• Be particularly aware that being drunk, swearing or public displays or affection are viewed as inappropriate and offensive by many Asian people;
    • We encourage you not to give to beggars. It may take a hard heart not to give but remember that if a beggar earns more than someone who works for a living it may encourage the practice and cause problems for the local economy. In addition giving money to children often dissuades their parents from sending them to school. There are numerous NGOs (non government organisations) that work with street children and other socially disadvantaged groups to help them escape the cycle of poverty. If you would like to make a donation to the country you have visited please contact Snail  Adventure Tours, as via our partnerships with these NGOs we will be able to recommend a charity or project that will welcome your donation;
    • If you wish to make an appropriate gift to a local community it may be better to give school materials or local food treats to the school head or village chief. Handing out sweets can encourage children beg and may ruin their teeth in a place where there is no dental service; different cultures have different attitudes to tipping and bartering so ask your guide for advice so as not to offend. Keep a light heart and a big smile when bargaining, and try to remember that small amounts can mean a lot more to the seller than to you;
    • Whilst travelling, at times, different cultures and traditions can be confusing, however please
    • Remember that it is these cultural differences that make your trip special.


    Economic Considerations
    • in the country where you are travelling local standards of living are usually very different to your own, as   such you need to realise that your economic ‘power’ is often great and this should not be abused. Rather it should be used to positively assist the local communities being visited;
    • It is estimated that as much as 90% of money spent by visitors can leave the host region / country. In order to ensure that as much of your money as possible stays in the local area support locally owned business, e.g. eat in locally owned restaurants and order local drinks and produce rather than requesting international brands. You can encourage local community initiatives such as handmade crafts by buying locally produced souvenirs;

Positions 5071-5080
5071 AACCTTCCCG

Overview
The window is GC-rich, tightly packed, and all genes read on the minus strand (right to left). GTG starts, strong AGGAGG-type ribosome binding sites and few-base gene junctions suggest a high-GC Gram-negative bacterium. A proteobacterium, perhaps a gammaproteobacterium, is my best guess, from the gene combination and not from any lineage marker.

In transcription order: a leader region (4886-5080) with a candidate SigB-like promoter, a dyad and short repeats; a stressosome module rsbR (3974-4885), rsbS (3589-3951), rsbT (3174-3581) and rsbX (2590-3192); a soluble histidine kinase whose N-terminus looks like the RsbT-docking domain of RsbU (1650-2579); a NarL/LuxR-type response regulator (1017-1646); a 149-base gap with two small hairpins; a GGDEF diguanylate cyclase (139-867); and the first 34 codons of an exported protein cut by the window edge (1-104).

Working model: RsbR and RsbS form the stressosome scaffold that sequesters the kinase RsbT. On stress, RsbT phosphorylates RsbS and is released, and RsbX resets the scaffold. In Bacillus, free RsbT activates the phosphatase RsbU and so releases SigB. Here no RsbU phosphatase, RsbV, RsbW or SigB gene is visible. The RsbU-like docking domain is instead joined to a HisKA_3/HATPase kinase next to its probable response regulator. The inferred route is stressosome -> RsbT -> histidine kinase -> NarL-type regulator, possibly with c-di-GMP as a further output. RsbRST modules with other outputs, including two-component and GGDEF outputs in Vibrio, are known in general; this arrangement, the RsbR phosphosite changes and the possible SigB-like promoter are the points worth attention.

• When buying locally made products and supporting local skills, try not to simply buy on price but on value to you. Bargaining for a lower price for both souvenirs and services, is often the accepted and expected custom, but don't drive a hard bargain just for the sake of it;
    • Try the local food and specialities. Many rural areas around the world are under threat from a reduction in their agricultural base and by eating locally produced goods you will help the local farmers as well as the local economy; spend socially - wherever possible shop in outlets that support community groups and which uphold the values of ‘Fair Trade’ (i.e. employing socially & economically disadvantages individuals, paying a fair wage, providing safe and healthy working conditions, produce products in a way that minimises environmental degradation etc). Snail Adventure Tours  can advise you as to which outlets have a commitment to ‘Fair Trade’. Ultimately, we strive to ensure that a visit from Snail  Adventure Tours’ guests leaves a destination better rather than worse off, and we value your co-operation in helping us to attain this goal whilst also  enjoying your trip to the utmost…
    • Please do not hesitate to contact us if you require any further information concerning how best to be a ‘Responsible Traveller’.